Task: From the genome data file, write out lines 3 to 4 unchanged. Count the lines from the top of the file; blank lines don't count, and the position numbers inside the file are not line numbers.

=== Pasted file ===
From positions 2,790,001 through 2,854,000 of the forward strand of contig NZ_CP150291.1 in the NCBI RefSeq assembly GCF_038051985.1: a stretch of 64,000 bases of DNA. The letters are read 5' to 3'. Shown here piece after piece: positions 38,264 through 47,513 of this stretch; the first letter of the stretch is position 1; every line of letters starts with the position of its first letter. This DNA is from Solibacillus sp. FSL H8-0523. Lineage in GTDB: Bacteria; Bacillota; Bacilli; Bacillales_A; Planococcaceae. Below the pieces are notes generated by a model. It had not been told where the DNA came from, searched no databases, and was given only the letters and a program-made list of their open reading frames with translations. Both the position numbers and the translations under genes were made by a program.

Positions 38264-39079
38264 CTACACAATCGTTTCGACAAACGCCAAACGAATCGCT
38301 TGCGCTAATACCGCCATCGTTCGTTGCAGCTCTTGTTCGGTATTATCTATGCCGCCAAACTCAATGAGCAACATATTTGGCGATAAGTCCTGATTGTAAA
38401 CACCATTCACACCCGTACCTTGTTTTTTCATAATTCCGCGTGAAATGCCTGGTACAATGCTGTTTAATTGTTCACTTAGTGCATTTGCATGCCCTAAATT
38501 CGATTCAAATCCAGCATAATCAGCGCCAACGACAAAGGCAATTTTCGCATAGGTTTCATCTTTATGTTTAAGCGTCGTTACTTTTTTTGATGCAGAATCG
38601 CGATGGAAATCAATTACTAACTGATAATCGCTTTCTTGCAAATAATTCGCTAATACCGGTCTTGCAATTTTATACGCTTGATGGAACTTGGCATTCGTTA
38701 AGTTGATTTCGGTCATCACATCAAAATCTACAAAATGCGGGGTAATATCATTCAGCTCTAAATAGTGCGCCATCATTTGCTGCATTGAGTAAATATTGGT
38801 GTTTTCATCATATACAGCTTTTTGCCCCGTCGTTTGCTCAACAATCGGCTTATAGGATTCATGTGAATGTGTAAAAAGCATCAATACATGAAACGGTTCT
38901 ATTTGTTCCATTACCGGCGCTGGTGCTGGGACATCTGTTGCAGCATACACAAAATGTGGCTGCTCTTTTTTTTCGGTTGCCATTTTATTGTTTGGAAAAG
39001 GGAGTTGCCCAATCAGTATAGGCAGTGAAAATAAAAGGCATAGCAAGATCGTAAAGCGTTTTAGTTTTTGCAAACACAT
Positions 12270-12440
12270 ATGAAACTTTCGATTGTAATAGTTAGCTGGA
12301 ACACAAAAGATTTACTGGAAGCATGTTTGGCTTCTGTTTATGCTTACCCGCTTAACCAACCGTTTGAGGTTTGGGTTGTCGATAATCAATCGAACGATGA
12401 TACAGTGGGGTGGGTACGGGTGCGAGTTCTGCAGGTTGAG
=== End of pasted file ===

38264 CTACACAATCGTTTCGACAAACGCCAAACGAATCGCT
38301 TGCGCTAATACCGCCATCGTTCGTTGCAGCTCTTGTTCGGTATTATCTATGCCGCCAAACTCAATGAGCAACATATTTGGCGATAAGTCCTGATTGTAAA